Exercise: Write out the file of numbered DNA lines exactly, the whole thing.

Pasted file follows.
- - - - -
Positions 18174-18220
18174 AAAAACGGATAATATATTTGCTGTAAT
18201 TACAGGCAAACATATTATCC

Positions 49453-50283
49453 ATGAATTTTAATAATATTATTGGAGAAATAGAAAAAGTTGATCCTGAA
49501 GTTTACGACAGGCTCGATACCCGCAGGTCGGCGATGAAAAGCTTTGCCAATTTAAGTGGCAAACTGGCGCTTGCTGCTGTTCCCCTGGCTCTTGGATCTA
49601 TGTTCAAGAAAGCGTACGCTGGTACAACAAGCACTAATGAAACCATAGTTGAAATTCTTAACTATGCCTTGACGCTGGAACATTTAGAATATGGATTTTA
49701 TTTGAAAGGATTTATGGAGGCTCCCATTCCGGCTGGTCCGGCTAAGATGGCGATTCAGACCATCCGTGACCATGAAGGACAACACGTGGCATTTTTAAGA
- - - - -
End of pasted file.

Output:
Positions 18174-18220
18174 AAAAACGGATAATATATTTGCTGTAAT
18201 TACAGGCAAACATATTATCC

Positions 49453-50283
49453 ATGAATTTTAATAATATTATTGGAGAAATAGAAAAAGTTGATCCTGAA
49501 GTTTACGACAGGCTCGATACCCGCAGGTCGGCGATGAAAAGCTTTGCCAATTTAAGTGGCAAACTGGCGCTTGCTGCTGTTCCCCTGGCTCTTGGATCTA
49601 TGTTCAAGAAAGCGTACGCTGGTACAACAAGCACTAATGAAACCATAGTTGAAATTCTTAACTATGCCTTGACGCTGGAACATTTAGAATATGGATTTTA
49701 TTTGAAAGGATTTATGGAGGCTCCCATTCCGGCTGGTCCGGCTAAGATGGCGATTCAGACCATCCGTGACCATGAAGGACAACACGTGGCATTTTTAAGA